(Open Thread) — My Day as an Election Worker

Vote Here Sign. Photo by Jay Phagan.

Yesterday I gave you a really short version of my day working Thursday’s election. Today is the longer, more detailed version.

First off, we had a combined primary and general election, which was kind of confusing for some voters. Basically, we have a primary in May for local (City/County level races). In August, we have a general for those May contests, as well as a primary for state and federal races. Also, we vote to reaffirm or replace state Supreme and Appeals court judges once every eight years; and as it happened, this was one of those years. All of this made our ballots really LONG. It was four pages on two sheets. We vote with paper ballots, and each rectangle had to be completely filled in, using a ball point pen. Needless to say, this created a bit of a bottleneck, because voters could easily spend 20 minutes filling out this monster.

There are several positions election workers have at the polls. First, there’s the Precinct Officer, who’s in charge of everything and gives the rest of us our assignments. The PO has a LOT to do, and Election Day for them begins the day before, with picking up the equipment from “the warehouse,” to putting up the 100 ft boundary signs around the polling place–as well as any other signage, like rules for voters’ behavior, signage directing voters where to go, etc.–to placing equipment and supplies at the polling location. On Election Day, the PO oversees setting up the space, fills out a lot of paperwork, as well as handles any issues that arise. Issues can include: a voter doesn’t appear in the voter book, a voter has moved, a voter made a mistake on their ballot and it has to be spoiled, there’s an equipment failure or other problem. (There’s more than that, but those are the issues we had at our precinct.) And once the election’s over, the PO has to drive everything back to the City-County building. (I got to ride along for this, and OMG, unloading the vehicles was insane! It was like they were a pit crew working the Indy 500! Each worker called out an item they were retrieving: “Payroll sheet!” “Orange ballot bag!” and they had a marked up checklist for the PO to sign in about a minute.)

Then there’s the election worker giving voters their ballot application, which is an affidavit affirming the voter has a legal right to cast a ballot. This was my job for most of the day. The way our precinct was set up, I was the first person voters saw when they arrived at the polling place so I made a point of putting on my best smile and giving them a nice greeting. Then I told them what I was giving them, walked them quickly through how to fill out the form, and then to mark which primary ballot they wanted. I was told how to phrase this without being partisan. (I’d usually use the cap-end of my pen to circle that box and say, “And then you mark which primary you want to vote in here.”)

The next station voters visited was the Registrar table, where the voter books were located. I worked this area when we weren’t super-busy in the early afternoon, so that I could be trained in more than one job. (This was my very first day working as an EW, after all, so it was all about giving me varied experience.) The Registrar would take the ballot application from the voter, as well as their photo ID (we only checked DOB and that the face matched the person). We’d look them up in the book, use a highlighter pen to indicate where they needed to sign the book (and make it easy to see who had voted and who hadn’t for whoever will be going through the books later), verify that the address in the book and on the application form matched, and then add in information like the application form number, which primary they were voting in, and then adding in our initials (so if there’s a problem later, they know which EW to ask about it). On the ballot application, we had to write in which TN House race they were voting in (some precincts had two different ones! More about that later), and which County Commission/school board district they were in, along with our initials. This might well be the job that’s easiest to screw up, as there was a lot you had to do. The Registrar who was training me apparently was pleased that I picked it up very quickly and didn’t need her to sit there monitoring my actions. (The PO told me later that both she and the Registrar were really impressed with me; so that made me feel good!)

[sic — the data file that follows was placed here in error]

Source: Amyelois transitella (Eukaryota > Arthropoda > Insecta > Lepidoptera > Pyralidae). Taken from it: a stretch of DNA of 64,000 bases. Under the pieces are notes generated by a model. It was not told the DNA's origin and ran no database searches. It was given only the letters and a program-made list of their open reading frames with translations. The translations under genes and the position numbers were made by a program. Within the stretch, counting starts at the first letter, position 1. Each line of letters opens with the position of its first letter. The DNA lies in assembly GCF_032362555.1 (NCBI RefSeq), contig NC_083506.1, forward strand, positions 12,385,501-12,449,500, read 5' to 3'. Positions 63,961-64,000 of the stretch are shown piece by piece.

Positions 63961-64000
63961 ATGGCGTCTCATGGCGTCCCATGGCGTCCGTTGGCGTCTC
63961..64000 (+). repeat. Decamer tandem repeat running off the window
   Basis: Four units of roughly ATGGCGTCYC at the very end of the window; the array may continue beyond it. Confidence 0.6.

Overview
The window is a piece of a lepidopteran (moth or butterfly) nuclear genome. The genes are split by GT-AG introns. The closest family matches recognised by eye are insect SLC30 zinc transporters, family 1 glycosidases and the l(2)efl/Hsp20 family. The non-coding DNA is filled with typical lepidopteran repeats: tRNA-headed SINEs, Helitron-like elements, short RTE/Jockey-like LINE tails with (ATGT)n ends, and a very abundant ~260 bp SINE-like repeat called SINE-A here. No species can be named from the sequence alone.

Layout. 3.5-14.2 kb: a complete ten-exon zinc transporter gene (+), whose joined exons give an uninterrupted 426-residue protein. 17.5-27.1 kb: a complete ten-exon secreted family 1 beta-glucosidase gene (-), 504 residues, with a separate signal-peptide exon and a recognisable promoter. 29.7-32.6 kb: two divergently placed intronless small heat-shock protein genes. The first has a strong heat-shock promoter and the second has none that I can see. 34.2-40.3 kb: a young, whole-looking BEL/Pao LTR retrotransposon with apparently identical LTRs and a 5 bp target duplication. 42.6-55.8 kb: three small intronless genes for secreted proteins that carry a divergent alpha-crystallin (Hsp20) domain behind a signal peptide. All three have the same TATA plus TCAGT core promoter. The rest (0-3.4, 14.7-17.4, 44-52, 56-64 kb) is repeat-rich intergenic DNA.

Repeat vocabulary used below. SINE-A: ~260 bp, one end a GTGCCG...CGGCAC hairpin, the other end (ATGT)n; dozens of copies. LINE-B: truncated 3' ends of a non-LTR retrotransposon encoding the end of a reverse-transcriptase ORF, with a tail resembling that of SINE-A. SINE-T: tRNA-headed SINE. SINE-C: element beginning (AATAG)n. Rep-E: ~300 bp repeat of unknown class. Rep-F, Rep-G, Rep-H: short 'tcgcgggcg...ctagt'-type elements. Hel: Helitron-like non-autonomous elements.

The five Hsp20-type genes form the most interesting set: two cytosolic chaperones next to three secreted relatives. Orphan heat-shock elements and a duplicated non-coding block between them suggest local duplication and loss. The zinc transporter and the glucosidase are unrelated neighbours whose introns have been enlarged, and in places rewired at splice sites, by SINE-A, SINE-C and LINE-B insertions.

Once you had the voter taken care of there, they move on to the Ballot Station, where they are given their ballot, along with instruction to fill out the rectangles completely, and avoid making any stray marks, especially near the bar codes. As mentioned above, we use paper ballots which are on 8.5″ x 14″ sheets. At our precinct (and this was true at 58 out of 78 precincts in our county), we used preprinted ballots which came on a pad. The two sheets of the ballot were consecutively printed on each pad; so the ballot workers tore off the voter’s 2-sheet ballot all at once. Rather than simply tear off each ballot from the top of the pad, we were instructed to fold the ballot at the perforation (which was about three inches from the top of the sheet) and then tear it off there. (This was done so that we had a stub remaining on the pad. This stub was part of what is preserved to ensure each ballot is a legitimate ballot which can be matched back to a stub, thus being one step in preventing election fraud.) The Republican and Democratic primary ballots were marked in a way they could be identified at a glance. (GOP ballots had a blue stripe at the top; democratic ballots were plain white.)